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2 words.. nesedávej and podemele

Discussion in 'Čeština (Czech)' started by svoboda, Apr 24, 2012.

  1. svoboda Junior Member

    australia
    english - english
    i have 2 questions today:

    1. what verb does nesedávej come from? my czech partner, says it's from sedět, but the imperative of sedět is seď, so I'm wondering if there might be another verb not in my dictionary "sedávat"?

    2. what part of speech is podemele? and where would be the dictionary form?

    both words are from the childrens song holka modrooka..
    thanks for your help and insight.
     
  2. Enquiring Mind

    Enquiring Mind Senior Member

    UK/Česká republika
    English - the Queen's
    Go and sit on the naughty step, svoboda. It's supposed to be one question per thread, but anyway here goes....

    Sedávat is, indeed, an infinitive form of sedět. It's called the iterative infinitive (Latin: iter = again) and is used for an action that you do repeatedly, often, or "tend to" do.
    In the negative, "nesedávej u potoka" means "don't sit by the stream", never do it, don't ever do it on any occasion. In contrast to "nesed' u potoka" - "don't sit by the stream" (on this particular occasion, don't sit there now)
    Similarly:
    "V pátek bývám v hospodě" - on Fridays I tend to be in the pub, that's what I regularly do, that's where you'll find me on Fridays. (Bývat - iterative infinitive of být).
    V pondělí nebývám doma - I'm not usually in (at home) on Mondays. I tend to be out on Mondays

    Podemele - 3rd person singular of podemlít , literally to erode, grind away, wear away. undermine etc., but it can also mean, in a figurative sense, to disrupt, disturb, damage ...
    Mlít conjugates like this: melu, meleš, mele, meleme, melete, melou
    Podemílat-podemlít (imperfective-perfective)

    So in the song: V potoce se voda točí, podemele tvoje oči,
    The water in the stream flows quickly (or it eddies, it whirls round and round), it will make your eyes go funny, maybe even it will entrance you, it will make you dizzy looking at it (and you might then fall in).

    That's my take on it anyway, hopefully the natives will be able to offer their insights too.
     
  3. kacerka Junior Member

    Enquiring mind's explanation is perfect:) Klobouk dolů!
     
  4. bibax Senior Member

    Czech
    Only a nitpicking: iter (plur. itinera) means 'way, road, journey' in Latin.
     
  5. Enquiring Mind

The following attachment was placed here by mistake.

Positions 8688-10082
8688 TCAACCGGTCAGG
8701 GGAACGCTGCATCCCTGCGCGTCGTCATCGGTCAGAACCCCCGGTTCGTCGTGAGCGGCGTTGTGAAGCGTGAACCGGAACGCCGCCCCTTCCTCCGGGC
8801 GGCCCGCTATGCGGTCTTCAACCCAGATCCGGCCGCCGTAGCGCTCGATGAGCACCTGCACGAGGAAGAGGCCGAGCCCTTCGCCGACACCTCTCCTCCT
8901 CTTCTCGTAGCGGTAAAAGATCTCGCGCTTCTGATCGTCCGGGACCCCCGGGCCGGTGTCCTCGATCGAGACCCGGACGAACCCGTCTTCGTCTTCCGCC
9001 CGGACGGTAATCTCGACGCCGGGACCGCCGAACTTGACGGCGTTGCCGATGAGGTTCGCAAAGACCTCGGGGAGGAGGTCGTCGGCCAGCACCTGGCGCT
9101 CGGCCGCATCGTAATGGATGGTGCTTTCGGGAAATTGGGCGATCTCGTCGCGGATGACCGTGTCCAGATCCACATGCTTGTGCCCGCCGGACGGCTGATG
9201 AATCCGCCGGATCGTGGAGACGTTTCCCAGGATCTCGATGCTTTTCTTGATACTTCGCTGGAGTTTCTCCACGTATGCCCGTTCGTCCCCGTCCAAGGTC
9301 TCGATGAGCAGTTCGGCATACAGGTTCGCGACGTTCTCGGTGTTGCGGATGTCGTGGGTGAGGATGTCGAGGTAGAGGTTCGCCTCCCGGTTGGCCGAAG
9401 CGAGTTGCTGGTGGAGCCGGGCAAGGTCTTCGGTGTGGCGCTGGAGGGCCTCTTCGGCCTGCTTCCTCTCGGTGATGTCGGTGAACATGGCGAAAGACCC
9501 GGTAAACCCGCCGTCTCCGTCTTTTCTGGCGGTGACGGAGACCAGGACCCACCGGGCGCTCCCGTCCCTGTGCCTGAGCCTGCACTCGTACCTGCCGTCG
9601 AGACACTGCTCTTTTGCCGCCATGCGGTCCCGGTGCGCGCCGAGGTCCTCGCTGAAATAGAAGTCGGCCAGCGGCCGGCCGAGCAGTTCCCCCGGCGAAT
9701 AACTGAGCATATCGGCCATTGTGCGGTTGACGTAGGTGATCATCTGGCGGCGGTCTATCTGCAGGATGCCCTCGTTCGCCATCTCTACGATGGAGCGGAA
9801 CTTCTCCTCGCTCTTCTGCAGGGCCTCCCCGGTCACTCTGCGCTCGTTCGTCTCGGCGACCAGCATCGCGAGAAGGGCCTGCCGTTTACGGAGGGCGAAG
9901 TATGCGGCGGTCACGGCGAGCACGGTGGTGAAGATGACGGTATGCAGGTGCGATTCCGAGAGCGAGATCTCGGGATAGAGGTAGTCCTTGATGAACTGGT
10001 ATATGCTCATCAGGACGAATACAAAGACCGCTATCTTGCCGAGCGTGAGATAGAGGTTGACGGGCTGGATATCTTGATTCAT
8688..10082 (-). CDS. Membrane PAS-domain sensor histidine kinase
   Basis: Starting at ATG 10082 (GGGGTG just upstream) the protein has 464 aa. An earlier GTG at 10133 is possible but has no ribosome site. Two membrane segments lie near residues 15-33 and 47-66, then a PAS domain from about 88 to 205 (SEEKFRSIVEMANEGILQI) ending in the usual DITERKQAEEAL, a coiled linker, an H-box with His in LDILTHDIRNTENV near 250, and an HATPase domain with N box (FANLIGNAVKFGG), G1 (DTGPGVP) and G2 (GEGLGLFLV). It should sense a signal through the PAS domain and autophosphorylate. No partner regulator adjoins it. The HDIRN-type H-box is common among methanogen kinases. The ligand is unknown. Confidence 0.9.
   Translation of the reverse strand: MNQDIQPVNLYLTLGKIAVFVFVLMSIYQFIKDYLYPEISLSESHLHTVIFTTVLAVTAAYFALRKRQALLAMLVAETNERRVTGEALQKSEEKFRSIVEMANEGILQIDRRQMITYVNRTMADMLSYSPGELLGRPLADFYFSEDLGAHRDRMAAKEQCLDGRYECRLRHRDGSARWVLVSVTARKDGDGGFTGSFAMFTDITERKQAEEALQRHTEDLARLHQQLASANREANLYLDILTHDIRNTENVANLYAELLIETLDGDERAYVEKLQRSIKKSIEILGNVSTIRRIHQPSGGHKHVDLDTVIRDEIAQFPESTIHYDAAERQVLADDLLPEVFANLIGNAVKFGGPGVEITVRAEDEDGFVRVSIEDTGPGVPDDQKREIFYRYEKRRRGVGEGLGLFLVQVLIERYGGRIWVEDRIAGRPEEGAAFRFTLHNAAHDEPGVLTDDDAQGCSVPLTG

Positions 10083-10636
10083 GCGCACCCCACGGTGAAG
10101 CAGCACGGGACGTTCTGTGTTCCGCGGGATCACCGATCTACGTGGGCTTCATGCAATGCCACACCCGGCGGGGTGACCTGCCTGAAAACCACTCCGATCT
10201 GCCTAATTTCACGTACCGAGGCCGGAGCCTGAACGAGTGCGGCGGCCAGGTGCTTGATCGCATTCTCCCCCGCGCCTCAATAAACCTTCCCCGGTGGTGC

Enquiring Mind Senior Member

    UK/Česká republika
    English - the Queen's
    You are right, bibax - sorry about my mistake :eek:.

    I should have said Latin: iterum - again. I must go back to school ...
     
  6. svoboda Junior Member

    australia
    english - english
    great, a 1000 thanks enquiring mind, and apologies for posting the 2 questions in one.

    I had no idea there was such a form of the verb as this iterative infinitive.. Indeed, i've been using a book called 401 czech verbs, and fully believed it to be complete in giving all possible verb tenses, but clearly this is not the case.

    so am i correct in assuming that every imperfective verb has the iterative form? what about perfective verbs? and are there rules for how they should be constructed? is there some place, any place, that you know of, online that i can go to see every aspect of a czech verb? I have come across bývat previously, and it's even listed seperately in my dictionary, I had no idea it was actually from být, so thanks again for pointing that out to me, it is really helping me understand better.
     
  7. Enquiring Mind

    Enquiring Mind Senior Member

    UK/Česká republika
    English - the Queen's
    There's quite a good general outline of iterative verbs here (section 7, "Other Aspects"), which goes some way towards answering your questions, but is possibly a little confusing in places for beginners.
    For practical purposes, the answer is probably no, because not every single verb is used in an iterative sense. In real-life situations you would only use this iterative form to describe an action that you do repeatedly or habitually, in the past, present or future. In fact you probably don't even need to know - especially at beginner level - how to use these forms actively, because the imperfective aspect covers the same meaning - an action that you do, or did, or will do frequently or habitually.